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Is There a Connection between Clonazepam and Weight Gain?

By Lee Johnson
Updated Mar 03, 2024
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There is a connection between clonazepam and weight gain, but it is extremely unlikely, according to studies conducted on the effects of the drug. Weight loss has been more commonly reported in clinical trials than weight gain, which occurs in less than 1 percent of patients, meaning that the link between the two is extremely small. Despite the statistical unlikelihood of clonazepam and weight gain being linked in patients, it is a possible side effect of the treatment, although it generally can be managed through changes in lifestyle.

Clonazepam is an anti-anxiety drug in the same class as diazepam and alprazolam, known as the benzodiazepine class of drugs. The precise action of the drug is not known, but it is believed to work by increasing the function of a neurotransmitter with the brain called gamma-aminobutyric acid. Neurotransmitters can be thought of as chemical messengers that work within the brain to stimulate nerves and relay messages. This particular neurotransmitter inhibits brain activity, an abundance of which is thought to lead to anxiety disorders. By inhibiting the activity of the brain, clonazepam thereby fights anxiety.

Less than 1 percent of people who are taking the drug experience any link between clonazepam and weight gain. Studies have shown that some people do experience the side effect when taking the drug, but they also have shown that some people experience weight loss — the opposite effect — when taking clonazepam. The drug has been studied extensively, and both weight loss and weight gain were ranked among the least likely side effects of the treatment, with less than 1 percent of people experiencing either one. So although a link between clonazepam and weight loss does exist, it is insignificant in many ways.

Patients who are having trouble with clonazepam and weight gain could try to improve the condition through management of diet and lifestyle. Doctors often advise these patients to eat lean meats, fish, poultry and lots of fruit and vegetables. Exercising for 30 minutes per day on most days of the week is another good way to fight the chances of weight gain, and limiting the intake of saturated fats and trans fats is beneficial as well. Alcohol also is best avoided by people who are trying to lose weight, because most alcoholic drinks are high in calories and are often consumed in excess.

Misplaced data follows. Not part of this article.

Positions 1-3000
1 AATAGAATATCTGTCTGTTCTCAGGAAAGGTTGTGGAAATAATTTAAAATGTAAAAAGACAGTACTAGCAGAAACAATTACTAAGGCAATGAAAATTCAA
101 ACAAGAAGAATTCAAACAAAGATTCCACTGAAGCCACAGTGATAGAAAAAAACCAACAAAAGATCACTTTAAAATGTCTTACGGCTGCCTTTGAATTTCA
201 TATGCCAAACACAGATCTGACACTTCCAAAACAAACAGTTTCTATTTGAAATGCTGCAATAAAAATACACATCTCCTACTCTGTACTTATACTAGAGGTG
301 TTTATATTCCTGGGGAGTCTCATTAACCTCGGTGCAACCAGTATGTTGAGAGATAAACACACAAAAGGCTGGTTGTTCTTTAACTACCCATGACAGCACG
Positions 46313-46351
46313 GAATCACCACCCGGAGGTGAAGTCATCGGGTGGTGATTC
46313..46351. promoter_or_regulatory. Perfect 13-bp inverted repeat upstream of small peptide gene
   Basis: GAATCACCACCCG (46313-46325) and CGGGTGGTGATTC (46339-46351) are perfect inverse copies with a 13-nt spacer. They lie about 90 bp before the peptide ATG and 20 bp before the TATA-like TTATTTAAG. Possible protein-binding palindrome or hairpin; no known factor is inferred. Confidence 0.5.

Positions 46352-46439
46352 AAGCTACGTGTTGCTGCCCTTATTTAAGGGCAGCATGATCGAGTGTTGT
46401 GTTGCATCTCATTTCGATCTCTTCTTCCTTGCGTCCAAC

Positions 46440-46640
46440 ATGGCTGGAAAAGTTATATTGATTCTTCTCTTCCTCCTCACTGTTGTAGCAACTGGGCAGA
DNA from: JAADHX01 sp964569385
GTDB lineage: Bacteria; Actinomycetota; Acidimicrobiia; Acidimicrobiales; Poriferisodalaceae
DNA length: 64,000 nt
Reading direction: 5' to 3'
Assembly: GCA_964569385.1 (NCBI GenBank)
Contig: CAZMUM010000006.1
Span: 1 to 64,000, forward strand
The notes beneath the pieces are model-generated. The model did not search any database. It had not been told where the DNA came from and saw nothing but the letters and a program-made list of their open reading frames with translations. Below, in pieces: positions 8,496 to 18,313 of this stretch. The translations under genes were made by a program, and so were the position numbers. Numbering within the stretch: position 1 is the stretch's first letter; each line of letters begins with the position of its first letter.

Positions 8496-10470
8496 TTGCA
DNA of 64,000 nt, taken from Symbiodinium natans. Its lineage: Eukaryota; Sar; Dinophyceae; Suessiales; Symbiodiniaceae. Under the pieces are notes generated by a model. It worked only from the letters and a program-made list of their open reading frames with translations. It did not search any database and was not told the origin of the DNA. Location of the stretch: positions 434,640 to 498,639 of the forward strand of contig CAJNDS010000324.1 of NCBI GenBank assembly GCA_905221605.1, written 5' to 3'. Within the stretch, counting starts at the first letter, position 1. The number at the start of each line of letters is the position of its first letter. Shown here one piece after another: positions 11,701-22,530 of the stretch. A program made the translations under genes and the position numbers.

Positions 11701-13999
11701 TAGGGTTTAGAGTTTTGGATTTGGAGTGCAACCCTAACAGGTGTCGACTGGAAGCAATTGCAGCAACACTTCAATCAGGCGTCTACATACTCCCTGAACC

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Discussion Comments
By anon1002695 — On Jan 25, 2020

I think it is common sense. If clonazepam causes lethargy, excess napping etc., you will not be as active. If you are not as active, you will gain weight.

By bear78 — On Feb 16, 2015

I have the exact opposite problem, clonazepam causes me to lose weight. I even know a few people who prefer this drug over other alternatives because they want to shed some pounds. I think that's an awful idea though. This drug isn't for weight issues, it's an anxiolytic sedative and a fairly strong drug. It's not a good idea to use it off label or use it hoping that it helps with weight loss. It's an addictive drug and nothing to mess around with.

I'm looking forward to stopping my treatment with it. My doctor has agreed to switch me to something else, I just have to withdraw slowly so that I don't have negative side effects of withdrawal.

By fBoyle — On Feb 16, 2015

@candyquilt-- You're absolutely right. Clonazepam can even cause different side effects in the same person at different times. My sister was on this drug years ago and did not experience any changes in her weight. She was recently put on it again and guess what, she is gaining a lot of weight. So the effect really does seem to change. Clearly there are other factors at play here. It can't just be the medication.

By candyquilt — On Feb 15, 2015

I'm not a doctor or anything, but I have used several different kids of anti-anxiety medications. From my experience, and based on what I've heard from others, it's difficult to generalize about the side effects of these drugs. They can actually have different effects on different people. It may cause weight gain in some, weight loss in some and no changes in weight in others.

So I think that when our doctor puts us on a medication like clonazepam, we have to realize that our experience may be different than other's. It's always best to try the medication and see what happens. If it does cause weight loss, then it should be discussed with the doctor to see if the advantages of the drug are still worth the disadvantages, that is weight gain.

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